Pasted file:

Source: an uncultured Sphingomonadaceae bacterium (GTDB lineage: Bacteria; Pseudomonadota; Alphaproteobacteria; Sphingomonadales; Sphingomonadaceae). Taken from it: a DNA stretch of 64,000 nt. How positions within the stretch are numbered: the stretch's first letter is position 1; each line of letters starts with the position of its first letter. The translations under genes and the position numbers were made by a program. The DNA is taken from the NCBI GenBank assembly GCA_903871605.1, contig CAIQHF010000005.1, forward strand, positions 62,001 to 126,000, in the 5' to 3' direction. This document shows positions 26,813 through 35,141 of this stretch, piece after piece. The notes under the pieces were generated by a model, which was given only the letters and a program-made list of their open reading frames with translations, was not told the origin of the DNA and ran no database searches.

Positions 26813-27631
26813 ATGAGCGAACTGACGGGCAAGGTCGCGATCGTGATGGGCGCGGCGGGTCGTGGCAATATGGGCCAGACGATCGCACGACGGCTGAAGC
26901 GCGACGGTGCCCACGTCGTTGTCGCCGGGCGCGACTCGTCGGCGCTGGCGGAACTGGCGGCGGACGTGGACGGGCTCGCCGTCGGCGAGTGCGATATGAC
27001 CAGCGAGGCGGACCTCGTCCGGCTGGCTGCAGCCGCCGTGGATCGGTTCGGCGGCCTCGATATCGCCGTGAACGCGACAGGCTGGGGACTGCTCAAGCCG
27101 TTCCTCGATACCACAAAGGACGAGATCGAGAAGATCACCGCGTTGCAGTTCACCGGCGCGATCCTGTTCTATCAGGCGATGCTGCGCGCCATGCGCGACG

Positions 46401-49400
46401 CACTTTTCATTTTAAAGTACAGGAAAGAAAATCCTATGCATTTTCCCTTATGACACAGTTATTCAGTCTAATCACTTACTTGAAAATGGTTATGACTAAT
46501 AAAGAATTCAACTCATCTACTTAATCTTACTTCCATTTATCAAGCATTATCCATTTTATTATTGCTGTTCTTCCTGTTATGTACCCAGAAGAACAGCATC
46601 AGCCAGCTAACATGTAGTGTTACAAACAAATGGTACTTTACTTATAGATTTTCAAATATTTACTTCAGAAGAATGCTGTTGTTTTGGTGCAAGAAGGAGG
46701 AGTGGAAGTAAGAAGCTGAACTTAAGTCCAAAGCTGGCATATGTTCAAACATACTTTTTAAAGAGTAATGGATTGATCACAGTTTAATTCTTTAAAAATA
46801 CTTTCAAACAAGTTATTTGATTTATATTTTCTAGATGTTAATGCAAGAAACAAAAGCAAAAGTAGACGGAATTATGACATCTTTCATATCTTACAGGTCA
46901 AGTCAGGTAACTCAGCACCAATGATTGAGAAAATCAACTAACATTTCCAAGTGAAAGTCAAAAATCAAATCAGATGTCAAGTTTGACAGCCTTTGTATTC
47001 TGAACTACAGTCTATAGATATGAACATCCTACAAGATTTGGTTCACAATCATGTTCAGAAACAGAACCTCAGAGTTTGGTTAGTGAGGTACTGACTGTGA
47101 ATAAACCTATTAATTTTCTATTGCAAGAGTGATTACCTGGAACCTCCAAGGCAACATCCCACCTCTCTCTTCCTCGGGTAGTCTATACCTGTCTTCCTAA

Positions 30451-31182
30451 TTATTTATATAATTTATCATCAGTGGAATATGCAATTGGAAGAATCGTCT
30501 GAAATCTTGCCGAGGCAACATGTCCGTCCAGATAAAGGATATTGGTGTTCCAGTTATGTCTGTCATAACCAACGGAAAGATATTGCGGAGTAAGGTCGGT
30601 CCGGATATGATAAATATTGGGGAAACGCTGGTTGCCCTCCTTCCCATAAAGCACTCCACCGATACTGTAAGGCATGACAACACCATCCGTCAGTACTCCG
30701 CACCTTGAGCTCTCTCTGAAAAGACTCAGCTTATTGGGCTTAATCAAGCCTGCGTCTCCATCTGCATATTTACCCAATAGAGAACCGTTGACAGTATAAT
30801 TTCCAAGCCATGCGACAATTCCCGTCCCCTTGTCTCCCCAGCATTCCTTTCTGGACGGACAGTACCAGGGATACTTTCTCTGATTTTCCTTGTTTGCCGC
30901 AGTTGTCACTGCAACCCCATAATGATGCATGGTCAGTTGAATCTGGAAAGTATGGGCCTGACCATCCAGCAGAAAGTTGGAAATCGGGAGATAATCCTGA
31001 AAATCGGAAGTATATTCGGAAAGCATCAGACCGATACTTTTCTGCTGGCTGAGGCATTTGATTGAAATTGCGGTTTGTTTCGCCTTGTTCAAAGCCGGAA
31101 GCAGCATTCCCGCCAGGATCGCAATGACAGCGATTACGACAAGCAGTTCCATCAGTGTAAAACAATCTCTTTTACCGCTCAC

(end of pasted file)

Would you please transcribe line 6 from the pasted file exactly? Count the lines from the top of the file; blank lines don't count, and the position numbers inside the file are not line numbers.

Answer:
27101 TTCCTCGATACCACAAAGGACGAGATCGAGAAGATCACCGCGTTGCAGTTCACCGGCGCGATCCTGTTCTATCAGGCGATGCTGCGCGCCATGCGCGACG